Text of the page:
View Full Version : Heater Temp Problem

11-27-2014, 09:44 PM
91 Celica ST, 4A-FE automatic, 262,000 miles. Heater always worked great. All temp knob cables connected and levers move with temp knob. Coolant is the Prestone Extended Life yellow (5 years, 150,000 mile type), last changed 3 years ago. Engine temp gauge in normal spot with engine at operating temp. This year, heater air temp is warm (knob set to max hot) with engine running fast, cool when engine runs slow (not hot like it used to be).

Where should I look first? Clogged heater core? Water valve problem? Clogging heater hoses? Water pump impeller worn (original water pump, I believe)? If clogged heater core, why now with good coolant in it (checked coolant with test strip, 50:50 mix, pH is where it should be)?

Any common problems with the heater on this particular model that would help me test the most likely causes first?

11-27-2014, 10:59 PM
The fact that by increasing rpm the heater temperature rises makes me feel like it's a flow issue. Higher rpm means more flow from the water pump. I'd check that the valve (mounted on the firewall about center I think) is opening all the way. Remove the cable from it and manually actuate it. If not that I will assume the core is restricted. A restriction can occur simply from the natural breakdown of metal materials in the cooling system, coolant is corrosive.

11-28-2014, 06:02 AM
Engine gauge isnt reliable. It has a wide range of temps it will stay in "normal" under.

You also could have a bad thermostat cap that isnt holding pressure, or you could have air in your lines somewhere, it could literally be anything. Id just try a good old fashioned bleed.

11-28-2014, 07:43 AM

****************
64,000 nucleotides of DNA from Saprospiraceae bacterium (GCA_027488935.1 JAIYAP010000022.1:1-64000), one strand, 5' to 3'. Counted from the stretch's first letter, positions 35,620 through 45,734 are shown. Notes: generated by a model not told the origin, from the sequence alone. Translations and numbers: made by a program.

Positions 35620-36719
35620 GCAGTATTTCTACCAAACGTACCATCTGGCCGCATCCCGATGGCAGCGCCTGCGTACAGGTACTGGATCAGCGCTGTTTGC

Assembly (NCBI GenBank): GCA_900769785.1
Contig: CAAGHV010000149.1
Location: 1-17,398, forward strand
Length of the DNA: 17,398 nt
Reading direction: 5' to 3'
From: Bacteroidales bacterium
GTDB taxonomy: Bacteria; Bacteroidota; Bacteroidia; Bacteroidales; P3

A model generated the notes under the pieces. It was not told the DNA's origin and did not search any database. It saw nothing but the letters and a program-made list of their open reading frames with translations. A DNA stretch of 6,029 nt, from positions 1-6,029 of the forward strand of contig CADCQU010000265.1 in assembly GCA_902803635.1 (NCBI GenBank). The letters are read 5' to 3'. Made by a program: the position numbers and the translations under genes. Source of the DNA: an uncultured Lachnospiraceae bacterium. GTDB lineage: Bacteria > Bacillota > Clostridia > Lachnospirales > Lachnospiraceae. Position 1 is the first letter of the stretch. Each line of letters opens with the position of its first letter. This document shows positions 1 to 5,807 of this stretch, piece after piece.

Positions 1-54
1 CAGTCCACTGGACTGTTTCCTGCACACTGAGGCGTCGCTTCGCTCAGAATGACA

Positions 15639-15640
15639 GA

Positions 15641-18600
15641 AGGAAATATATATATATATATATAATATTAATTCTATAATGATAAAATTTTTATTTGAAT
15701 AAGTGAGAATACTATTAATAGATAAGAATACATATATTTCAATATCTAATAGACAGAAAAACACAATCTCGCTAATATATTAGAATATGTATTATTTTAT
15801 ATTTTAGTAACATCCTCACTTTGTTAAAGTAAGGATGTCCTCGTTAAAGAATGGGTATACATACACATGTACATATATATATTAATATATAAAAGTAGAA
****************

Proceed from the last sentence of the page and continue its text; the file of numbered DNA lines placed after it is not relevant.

my 92 had a similar issue. Coolant plenty hot, checked the valve for flow, and flushed the core. none of those things fixed it. Turns out the blend door was obstructed and not actuating all the way to the hot side.

I agree however that your issue sound like a flow/core issue.

11-28-2014, 02:18 PM
Thanks for your inputs. Sounds like there isn't one particular common cause on these 5th Gens for this problem - which I was hoping to uncover but didn't really expect. I'm not convinced of a thermostat problem given what the temp gauge is telling me, but I did notice the temp gauge takes longer to reach operating temp than it used to, which is a hint something isn't quite right there. I think I will try a back flush on the heater core and hope that knocks out some of the problem, and will replace the thermostat at the same time and put in fresh coolant. I'll also check the flow valve at the same time, but I know the cable moves the flow valve lever the full range of travel, and it is in the open position when the temp knob is all the way to hot. Doesn't mean internally it is opening though, but will check that. I'm just hoping I don't have to remove and replace the heater core - I believe that is a very difficult process on these 5th Gens. Has anyone successfully replaced a heater core on a 5th Gen? If so, what was you take on difficulty? What else broke during the process of replacement? Just want to be prepared for this, just in case.